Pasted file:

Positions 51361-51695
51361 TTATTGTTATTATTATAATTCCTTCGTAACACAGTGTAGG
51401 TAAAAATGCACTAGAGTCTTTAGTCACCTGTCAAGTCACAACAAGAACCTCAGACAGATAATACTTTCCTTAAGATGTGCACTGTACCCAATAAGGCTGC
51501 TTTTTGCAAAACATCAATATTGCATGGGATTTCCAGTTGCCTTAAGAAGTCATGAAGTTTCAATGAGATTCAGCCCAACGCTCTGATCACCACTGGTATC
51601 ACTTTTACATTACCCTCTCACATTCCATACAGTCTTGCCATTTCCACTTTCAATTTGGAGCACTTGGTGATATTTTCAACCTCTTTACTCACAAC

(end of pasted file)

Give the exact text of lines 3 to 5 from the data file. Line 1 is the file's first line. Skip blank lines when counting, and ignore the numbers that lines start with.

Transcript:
51401 TAAAAATGCACTAGAGTCTTTAGTCACCTGTCAAGTCACAACAAGAACCTCAGACAGATAATACTTTCCTTAAGATGTGCACTGTACCCAATAAGGCTGC
51501 TTTTTGCAAAACATCAATATTGCATGGGATTTCCAGTTGCCTTAAGAAGTCATGAAGTTTCAATGAGATTCAGCCCAACGCTCTGATCACCACTGGTATC
51601 ACTTTTACATTACCCTCTCACATTCCATACAGTCTTGCCATTTCCACTTTCAATTTGGAGCACTTGGTGATATTTTCAACCTCTTTACTCACAAC